Buildings, trucks, computers, software, even the creation of a song, are examples of fixed assets used to produce goods and services. Assets are considered "fixed" if they could be used for at least a year.
Why are fixed assets data useful?
Information about fixed assets provides important clues about the economy's capacity to produce more goods and services. For example, are businesses spending enough on new fixed assets to replace aging assets?
What information is available about fixed assets?
Over time, fixed assets decline in value due to physical deterioration, normal obsolescence, or accidental damage. A piece of machinery begins to wear out or a patent approaches its expiration. This decline in value is measured as depreciation or consumption of fixed capital.
At the same time, businesses and governments spend money on new fixed assets. These expenditures are called fixed investment. Depreciation reduces the stock of fixed assets, while investment replenishes or increases it.
Households are also part of the equation. Residential structures like houses and apartments count as fixed assets and are treated as business investment, whether they belong to a landlord or the occupant.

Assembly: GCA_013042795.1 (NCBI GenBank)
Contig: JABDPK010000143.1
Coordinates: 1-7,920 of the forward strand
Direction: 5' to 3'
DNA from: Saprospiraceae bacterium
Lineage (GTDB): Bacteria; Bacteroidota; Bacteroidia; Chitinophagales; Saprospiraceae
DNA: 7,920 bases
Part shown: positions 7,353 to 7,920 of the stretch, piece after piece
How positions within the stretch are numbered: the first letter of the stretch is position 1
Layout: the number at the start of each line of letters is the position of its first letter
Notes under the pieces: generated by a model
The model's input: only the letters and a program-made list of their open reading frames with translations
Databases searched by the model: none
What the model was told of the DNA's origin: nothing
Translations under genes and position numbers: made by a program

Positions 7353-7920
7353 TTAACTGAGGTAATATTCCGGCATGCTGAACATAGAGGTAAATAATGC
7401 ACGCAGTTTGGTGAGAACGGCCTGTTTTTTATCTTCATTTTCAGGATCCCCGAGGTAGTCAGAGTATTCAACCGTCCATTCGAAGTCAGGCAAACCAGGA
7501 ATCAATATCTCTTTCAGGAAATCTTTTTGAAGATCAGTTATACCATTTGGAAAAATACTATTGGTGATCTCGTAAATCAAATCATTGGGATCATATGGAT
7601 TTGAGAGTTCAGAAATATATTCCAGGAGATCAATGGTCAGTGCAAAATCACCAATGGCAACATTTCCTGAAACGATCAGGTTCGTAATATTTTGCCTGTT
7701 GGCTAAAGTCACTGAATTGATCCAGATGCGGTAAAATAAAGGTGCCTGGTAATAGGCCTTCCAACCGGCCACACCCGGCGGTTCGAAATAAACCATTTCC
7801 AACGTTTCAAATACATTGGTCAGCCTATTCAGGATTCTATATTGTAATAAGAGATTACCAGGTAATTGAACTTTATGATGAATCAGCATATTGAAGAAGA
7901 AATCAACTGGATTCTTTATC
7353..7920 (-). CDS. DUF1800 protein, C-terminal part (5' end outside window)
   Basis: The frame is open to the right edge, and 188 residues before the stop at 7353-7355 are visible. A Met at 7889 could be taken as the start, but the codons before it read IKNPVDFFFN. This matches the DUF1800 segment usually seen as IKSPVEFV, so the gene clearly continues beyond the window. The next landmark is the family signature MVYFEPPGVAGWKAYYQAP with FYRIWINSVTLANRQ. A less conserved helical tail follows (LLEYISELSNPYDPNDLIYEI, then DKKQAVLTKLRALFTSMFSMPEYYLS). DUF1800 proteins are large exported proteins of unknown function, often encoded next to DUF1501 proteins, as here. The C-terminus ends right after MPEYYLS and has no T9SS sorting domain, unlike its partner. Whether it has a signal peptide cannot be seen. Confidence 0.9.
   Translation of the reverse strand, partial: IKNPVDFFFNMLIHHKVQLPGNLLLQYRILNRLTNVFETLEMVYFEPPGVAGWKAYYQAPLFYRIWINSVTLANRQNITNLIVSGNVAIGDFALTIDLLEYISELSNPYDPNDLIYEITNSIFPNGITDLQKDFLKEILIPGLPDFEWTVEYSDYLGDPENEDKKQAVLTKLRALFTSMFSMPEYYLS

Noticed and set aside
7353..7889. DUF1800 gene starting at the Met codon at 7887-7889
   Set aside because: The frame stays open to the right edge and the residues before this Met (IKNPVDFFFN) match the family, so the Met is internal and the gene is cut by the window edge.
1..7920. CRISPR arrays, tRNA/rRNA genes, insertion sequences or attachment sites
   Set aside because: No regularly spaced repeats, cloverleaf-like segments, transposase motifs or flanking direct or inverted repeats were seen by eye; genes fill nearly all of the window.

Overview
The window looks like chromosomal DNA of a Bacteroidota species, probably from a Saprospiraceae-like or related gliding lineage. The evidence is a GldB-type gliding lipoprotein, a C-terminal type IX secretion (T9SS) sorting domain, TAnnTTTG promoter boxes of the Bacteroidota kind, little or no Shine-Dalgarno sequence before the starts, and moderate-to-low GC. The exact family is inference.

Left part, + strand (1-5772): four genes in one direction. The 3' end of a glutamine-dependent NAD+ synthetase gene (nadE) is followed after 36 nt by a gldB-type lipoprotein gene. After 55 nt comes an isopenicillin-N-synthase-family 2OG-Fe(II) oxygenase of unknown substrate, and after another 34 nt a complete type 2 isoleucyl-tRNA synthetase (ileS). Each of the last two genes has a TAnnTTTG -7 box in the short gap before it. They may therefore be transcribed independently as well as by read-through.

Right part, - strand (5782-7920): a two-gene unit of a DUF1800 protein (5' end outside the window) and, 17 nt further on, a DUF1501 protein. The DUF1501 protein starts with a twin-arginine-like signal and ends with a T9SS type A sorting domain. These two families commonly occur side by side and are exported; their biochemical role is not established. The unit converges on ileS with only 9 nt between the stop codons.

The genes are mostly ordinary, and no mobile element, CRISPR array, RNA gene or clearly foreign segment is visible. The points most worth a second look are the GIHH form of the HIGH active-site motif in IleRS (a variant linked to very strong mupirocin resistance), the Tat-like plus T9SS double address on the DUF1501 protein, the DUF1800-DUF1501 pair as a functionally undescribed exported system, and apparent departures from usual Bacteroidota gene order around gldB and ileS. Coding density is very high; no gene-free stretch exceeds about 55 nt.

However, other long-lived items purchased by households, like cars and trucks, household appliances, furniture, and computers are considered consumer durables, not fixed assets. Spending on consumer durables counts as consumption, not investment, in GDP. Still, BEA tracks consumer durables in our fixed assets and consumer durables statistics.
When are new numbers on fixed assets and consumer durables released?
These statistics are updated once a year, typically in August.
Where do you find fixed assets data?
Investment, net stocks, depreciation, and more are shown for types of fixed assets, such as medical equipment, agricultural machinery, or custom software.
Data on stocks of fixed assets, average age of assets, and more offer insights into industries' financial health and production capacity.
Buildings, roads, military equipment, and software are examples of government fixed assets. Statistics for state and local governments combined and for the U.S. government include the age and value of assets.
These and additional fixed asset statistics are in BEA's Interactive Data tables.
- Definitions and Introduction to Fixed Assets
- For more about industry fixed assets, see the Industries learning page.
- For more about government fixed assets, see the Government learning page.